Gorton et al v. Air & Liquid Systems Corp. et al, No. 1:2017cv01110 - Document 549 (M.D. Pa. 2022)

Court Description: OPINION setting forth the reasons the motion to vacate default judgment 529 will be GRANTED. An appropriate order will be entered. Signed by Honorable Joy Flowers Conti on 1/7/2022. (McGee, Katie)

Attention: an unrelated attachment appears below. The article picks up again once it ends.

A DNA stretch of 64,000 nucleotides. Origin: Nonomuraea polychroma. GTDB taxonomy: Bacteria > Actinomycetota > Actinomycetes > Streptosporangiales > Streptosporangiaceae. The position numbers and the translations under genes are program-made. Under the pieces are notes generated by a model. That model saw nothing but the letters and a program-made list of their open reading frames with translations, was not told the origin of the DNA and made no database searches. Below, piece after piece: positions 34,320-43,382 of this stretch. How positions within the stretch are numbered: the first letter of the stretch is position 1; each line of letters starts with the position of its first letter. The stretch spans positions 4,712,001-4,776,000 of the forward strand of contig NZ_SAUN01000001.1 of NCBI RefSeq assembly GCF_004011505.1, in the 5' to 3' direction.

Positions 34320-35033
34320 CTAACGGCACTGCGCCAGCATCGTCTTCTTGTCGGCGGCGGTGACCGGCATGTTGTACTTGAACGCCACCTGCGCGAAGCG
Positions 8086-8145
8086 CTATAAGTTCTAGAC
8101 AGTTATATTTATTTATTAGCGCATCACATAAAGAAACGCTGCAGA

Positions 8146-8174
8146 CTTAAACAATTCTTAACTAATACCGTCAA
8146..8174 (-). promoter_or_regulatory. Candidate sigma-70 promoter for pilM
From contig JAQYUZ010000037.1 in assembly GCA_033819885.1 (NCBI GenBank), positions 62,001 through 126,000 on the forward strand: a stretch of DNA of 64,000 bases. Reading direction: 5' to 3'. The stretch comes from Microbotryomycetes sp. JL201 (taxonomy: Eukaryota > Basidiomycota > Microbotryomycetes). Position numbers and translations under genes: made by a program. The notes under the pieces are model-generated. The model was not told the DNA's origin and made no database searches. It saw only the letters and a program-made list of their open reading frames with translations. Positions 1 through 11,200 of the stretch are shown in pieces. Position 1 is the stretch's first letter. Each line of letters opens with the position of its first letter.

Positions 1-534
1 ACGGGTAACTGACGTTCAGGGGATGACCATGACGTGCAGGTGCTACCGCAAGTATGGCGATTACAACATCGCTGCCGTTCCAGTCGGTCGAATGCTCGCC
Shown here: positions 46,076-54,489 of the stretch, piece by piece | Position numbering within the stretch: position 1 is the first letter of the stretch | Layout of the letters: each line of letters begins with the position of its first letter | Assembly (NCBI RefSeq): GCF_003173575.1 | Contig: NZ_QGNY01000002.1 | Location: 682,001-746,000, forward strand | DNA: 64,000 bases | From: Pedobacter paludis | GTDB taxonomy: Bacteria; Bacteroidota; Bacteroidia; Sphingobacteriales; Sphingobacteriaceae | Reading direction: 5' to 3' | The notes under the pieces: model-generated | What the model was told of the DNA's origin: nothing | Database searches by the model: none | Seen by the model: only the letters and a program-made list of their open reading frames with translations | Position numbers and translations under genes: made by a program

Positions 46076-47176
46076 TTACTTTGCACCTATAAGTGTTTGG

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Gorton et al v. Air & Liquid Systems Corp. et al Doc. 549 Case 1:17-cv-01110-JFC Document 549 Filed 01/07/22 Page 1 of 7 IN THE UNITED STATES DISTRICT COURT FOR THE MIDDLE DISTRICT OF PENNSYLVANIA RHONDA J. GORTON, Personal Representative for the Estate of THOMAS D. GORTON, II, and in her own right, v. Plaintiff, Air & Liquid Systems Corporation As Successor-by-Merger to Buffalo Pumps, et al., Defendants. ) Civ. Action No. 1:17-1110 ) ) ) ) ) ) ) ) ) ) ) ) MEMORANDUM OPINION I. Introduction Decedent Thomas Gorton (“decedent”), the husband of plaintiff Rhonda J. Gorton (“Ms. Gorton”), developed mesothelioma, allegedly due to his occupational exposure to defendants’ asbestos-containing products. Ms. Gorton brought this lawsuit, which was removed to this court, on behalf of her deceased husband’s estate and in her own right. Ms. Gorton reached settlement agreements with many of the defendants in the litigation. On October 6, 2021, default judgment was entered against defendant Warren Pumps, LLC (“Warren Pumps”) because it “failed to appear, plead, or otherwise defend” in this case. (ECF No. 527.) Pending before the court is a motion to vacate the default judgment (ECF No. 529) filed by Warren Pumps. Warren Pumps argues, among other things, that the default judgment should be vacated because Ms. Gorton did not properly serve the amended complaint upon Warren Pumps in accordance with Federal Rule of Civil Procedure 4, and, under those circumstances, the entry of default is void. Ms. Gorton argues in opposition that Warren Pumps was in default at the time Ms. Gorton filed the amended complaint because Warren Pumps did not file a responsive Dockets.Justia.com Case 1:17-cv-01110-JFC Document 549 Filed 01/07/22 Page 2 of 7 pleading to the original complaint, and, therefore, service of the amended complaints was not required, pursuant to Federal Rule of Civil Procedure 5(a)(2). Here, the record before this court shows that: (1) Ms. Gorton for the first time in the amended complaint set forth a a wrongful death claim against defendants, including Warren Pumps; and (2) Ms. Gorton did not properly serve Warren Pumps with either the amended complaint or second amended complaint. Under those circumstances, Federal Rule of Civil Procedure 5(a)(2) required Ms. Gorton to effectuate proper service of the amended complaint upon Warren Pumps (even if Warren Pumps was in default for failing to respond to the original complaint). 1 Based upon the foregoing, and as set forth fully in this opinion, the default judgment entered against Warren Pumps is void and will be vacated. Warren Pumps’ motion to vacate the default judgment will be granted. II. Procedural History Relevant to the Motion to Vacate Default Judgment On June 23, 2017, this diversity action was removed from the Dauphin County Court of Common Pleas to the United States District Court for the Middle District of Pennsylvania. (ECF No. 1.) Mr. Gorton and Ms. Gorton were the plaintiffs and named at least sixty-five defendants in the complaint, including Warren Pumps. (Id. at 1-4.) The following six counts were asserted in the complaint: (1) count I: products liability; (2) count II: breach of implied warranty; (3) count III: negligence; (4) count IV: intentional conduct—fraudulent concealment; (5) count V: premises liability (against only certain defendants); and (6) count VI: loss of consortium. (Id.) In the complaint, it was alleged that the defendants caused Mr. Gorton to contract mesothelioma 1 Ms. Gorton was required to serve Warren Pumps with the amended complaint because it set forth a new claim that was not set forth in the original complaint, i.e., a claim for wrongful death. Fed. R. Civ. P. 5(a)(2). Under those circumstances, the court need not analyze whether Ms. Gorton’s service of the original complaint was proper or whether Warren Pumps was in default at the time Ms. Gorton filed the amended complaint. See discussion on page 6 infra. 2 Case 1:17-cv-01110-JFC Document 549 Filed 01/07/22 Page 3 of 7 when he was exposed to asbestos while employed by the defendants. Warren Pumps did not respond to the complaint or otherwise have counsel enter an appearance on its behalf. Ms. Gorton and Warren Pumps dispute whether Ms. Gorton properly served Warren Pumps with the original complaint, and, thus, whether Warren Pumps was in default for failing to respond to the original complaint. Certain defendants engaged in motions practice with respect to the original complaint, and the court permitted the plaintiffs to file an amended complaint. On or about March 6, 2018, Mr. Gorton passed away. On July 9, 2018, Ms. Gorton filed an amended complaint alleging for the first time that the negligent actions of the defendants, including Warren Pumps, caused Mr. Gorton’s death, i.e., Ms. Gorton in the amended complaint for the first time set forth a claim of wrongful death against the defendants. 2 There is no evidence before this court that Ms. Gorton caused the amended complaint to be served upon Warren Pumps. 2 One court has explained: “In order to recover in an action for wrongful death, the plaintiff must prove that the death was caused by violence or negligence of the defendant. See 42 Pa.C.S. § 8301(a). Therefore, liability for wrongful death requires a determination that a defendant's negligence caused the death..... Ruehl v. S.N.M. Enterprises, Inc., No. 1:15-CV-168, 2017 WL 1682569, at *5 (M.D. Pa. Jan. 12, 2017), report and recommendation adopted, No. 1:15-CV-168, 2017 WL 1541814 (M.D. Pa. Apr. 28, 2017). It is recognized in the asbestos context that when the plaintiff dies from his or her mesothelioma injuries after the commencement of an action, a wrongful death claim based upon the death is a “new claim” separate and distinct from claims asserted as survival actions. See e.g., I. Horst et al. v. Union Carbide Corp., et al., No. 15CV1903, 2017 WL 11657237, at *5 (Pa. Com. Pl. June 30, 2017) (recognizing in the asbestos context that a claim for wrongful death that accrues when a plaintiff dies from his or her mesothelioma injuries after the commencement of the action is a “new claim”); see also Kaczorowski v. Kalkosinski, 184 A. 663, 664 (Pa. 1936) (recognizing that a claim for wrongful death is independent of claims asserted on the decedent’s behalf); Pisano v. Extendicare Homes, Inc., 77 A.3d 651, 663 (Pa. Super. Ct. 2013) (same). Here, in count three of the original complaint, Ms. Gorton and Mr. Gorton alleged that defendants—including Warren Pumps—were negligent and caused Mr. Gorton to contract mesothelioma. The amended complaint, which was filed after Mr. Gorton passed away, contains 3 Case 1:17-cv-01110-JFC Document 549 Filed 01/07/22 Page 4 of 7 After motions practice by certain defendants with respect to the first amended complaint and the court’s resolution of a motion for leave to file a second amended complaint, Ms. Gorton filed a second amended complaint. (ECF No. 422.) The second amended complaint included amendments with respect to defendants in this case other than Warren Pumps and not relevant to the motion currently pending before this court. There is no evidence of record that Ms. Gorton caused the second amended complaint to be served upon Warren Pumps. On October 6, 2021, Ms. Gorton filed a motion for entry of default judgment. (ECF No. 526.) On the same day, the Clerk of Court entered default judgment in favor of Ms. Gorton and against Warren Pumps because Warren Pumps “failed to appear, plead, or otherwise defend” in this case. (ECF No. 527.) On October 8, 2021, counsel for Warren Pumps first entered an appearance on behalf of Warren Pumps. (ECF No. 528.) On the same day, Warren Pumps filed the pending motion to vacate entry of default. (ECF No. 529.) On November 1, 2021, Ms. Gorton filed a response in opposition to the motion. (ECF No. 540.) On November 10, 2021, Warren Pumps, with leave of court, filed a reply brief in support of the motion. (ECF No. 547.) The motion to vacate entry of default having been fully briefed is now ripe for disposition by the court. III. Discussion A. Applicable Law The issue before the court is whether the default judgement entered against Warren Pumps for failing to respond in this case should be vacated. One court has explained: Rule 55(c) of the Federal Rules of Civil Procedure provides that “[f]or good cause shown the court may set aside an entry of default and, if a judgment by default has survival claims, which are the same claims asserted by Mr. Gorton in the original complaint, Ms. Gorton’s claims set forth in the original complaint, and a new wrongful death claim asserted by Ms. Gorton based upon her husband’s death. Based upon the foregoing, the court concludes that the amended complaint contained a new claim. 4 Case 1:17-cv-01110-JFC Document 549 Filed 01/07/22 Page 5 of 7 been entered, may likewise set it aside in accordance with Rule 60(b).” Pursuant to Fed.R.Civ.P. 60(b)(4), “[o]n motion and upon such terms as are just, the court may relieve a party ... from a final judgment” if “the judgment is void.” A default judgment rendered by a court which lacked personal jurisdiction over the defendant is void. Pennoyer v. Neff, 95 U.S. 714, 725–727 (1877). A defendant may challenge the personal jurisdiction of the rendering court by attacking the validity of the service of process. Stranahan Gear Co. v. NL Indus. Inc., 800 F.2d 53, 56–57 (3d Cir.1986). “Service of process refers to a formal delivery of documents that is legally sufficient to charge the defendants with notice of a pending action.” Volkswagenwerk Aktiengesellschaft v. Schlunk, 486 U.S. 699, 701 (1988). O'Donnell v. Shalayev, No. CIV.A.01-4721(JBS), 2004 WL 2958698, at *3–4 (D.N.J. Dec. 22, 2004). With respect to service of process, another court has explained: An elementary and fundamental requirement of due process in any proceeding which is to be accorded finality is notice reasonably calculated, under all circumstances, to apprise interested parties of the pendency of the action and afford them an opportunity to present their objections.” Mullane v. Central Hanover Bank & Trust Co., 339 U.S. 306, 314 (1950); see also Marks Law Offices, LLC v. Mireskandari, 704 Fed. Appx. 171, 177 (3d Cir. 2017) (permitting service by an alternative method where the court was satisfied that the alternative method provided “notice reasonably calculated to apprise interested parties of the pendency of the action and thus satisfied the requirements of the Due Process Clause”) (internal quotations and citations omitted). Federal Rule of Civil Procedure 4(e)(1) permits an individual to be served by “following state law for serving summons in an action brought in courts of general jurisdiction in the state where the district court is located or where service is made.” Fed R. Civ. P. 4(e)(1). As this Court sits in Middle District of Pennsylvania, the Pennsylvania Rules of Civil Procedure apply. Pennsylvania Rule of Civil Procedure 404 authorizes, in relevant part, service of original process on an individual outside Pennsylvania “(1) by a competent adult in the manner provided by Rule 402(a); (2) by mail in the manner provided by Rule 403; [or] (3) in the manner provided by the law of the jurisdiction in which the service is made for service in an action in any of its courts of general jurisdiction[.]” Pa. R. Civ. P. 404(1)-(3). Betances v. AT&T, No. 3:20-CV-2239, 2021 WL 4256293, at *2 (M.D. Pa. Sept. 17, 2021). B. Analysis Warren Pumps argues that the default judgment entered against it must be vacated as void because Ms. Gorton did not properly serve the amended complaint upon Warren Pumps. Like in 5 Case 1:17-cv-01110-JFC Document 549 Filed 01/07/22 Page 6 of 7 Betances, this court must apply the Pennsylvania-state service rules in this case because this court sits in Pennsylvania. There is no evidence of record that Ms. Gorton served Warren Pumps with the amended complaint in compliance with the federal rules or Pennsylvania Rule of Civil Procedure 404. Ms. Gorton argues, however, that she was not required to serve the amended complaint upon Warren Pumps because Warren Pumps was in default for failing to respond to the original complaint. Even if the court assumes that (1) Ms. Gorton properly served the original complaint upon Warren Pumps, and (2) Warren Pumps was in default for failing to respond to the original complaint, Ms. Gorton was required under Federal Rule of Civil Procedure 5(a)(2) to serve the amended complaint upon Warren Pumps because Ms. Gorton set forth a new claim for wrongful death against Warren Pumps in that pleading. Rule 5(a)(2) provides: “No service is required on a party who is in default for failing to appear. But a pleading that asserts a new claim for relief against such a party must be served on that party under Rule 4.” Fed. R. Civ. P. 5(a)(2) (emphasis added). Ms. Gorton set forth a new claim for wrongful death in the amended complaint and did not properly serve the pleading upon Warren Pumps. See Taylor Farms Cal., Inc. v. Reg'l Source Produce, Inc., No. C 07-05068 JW, 2011 WL 6329914, at *1 (N.D. Cal. Nov. 29, 2011). 3 Under those circumstances, service was not proper, and the default 3 The court in Taylor succinctly explained: Federal Rule of Civil Procedure 5 requires that a pleading filed after the original complaint “must be served on every party.” Fed.R.Civ.P. 5(a)(1)(B). If a party is in default for failing to appear, no service is required on that party. See Fed.R.Civ.P. 5(2). However, “a pleading that asserts a new claim for relief against [a party in default] must be served on that party under Rule 4.” Id. Thus, although Rule 5 does allow for service by first-class mail, service of a complaint which states a new claim against a party in default must be made under Rule 4, and not Rule 5. See Emp. Painters' Trust v. Ethan Enters., Inc., 480 F.3d 993, 999 (9th Cir.2007). Taylor, 2011 WL 6329914, at *1. 6 Case 1:17-cv-01110-JFC Document 549 Filed 01/07/22 Page 7 of 7 judgment entered against Warren Pumps is void. Based upon the foregoing, the motion to vacate default judgment will be granted, the default judgment will be vacated, and Warren Pumps will be given an opportunity to respond to the second amended complaint. IV. Conclusion A default judgment entered against a defendant is void if the court lacked personal jurisdiction over the defendant because the defendant was not properly served with notice of the action. Here, Ms. Gorton asserted a new wrongful death claim in the amended complaint. She did not properly serve the amended complaint upon Warren Pumps. This court, therefore, did not have personal jurisdiction over Warren Pumps when default judgment was entered against it. Under those circumstances, the default judgment was void and Warren Pumps is entitled to relief from that judgment under Federal Rule of Civil Procedure 60(b)(4). The motion to vacate default judgment will be granted and the default judgment will be vacated. On or before January 24, 2022, Ms. Gorton shall cause the service of the second amended complaint upon Warren Pumps in accordance with Federal Rule of Civil Procedure 4. Within 21 days of the date of service, Warren Pumps shall respond to the second amended complaint in accordance with the Federal Civil Rules of Procedure. An appropriate order will be entered. BY THE COURT, /s/ JOY FLOWERS CONTI Joy Flowers Conti Senior United States District Court Judge Dated: January 7, 2022 7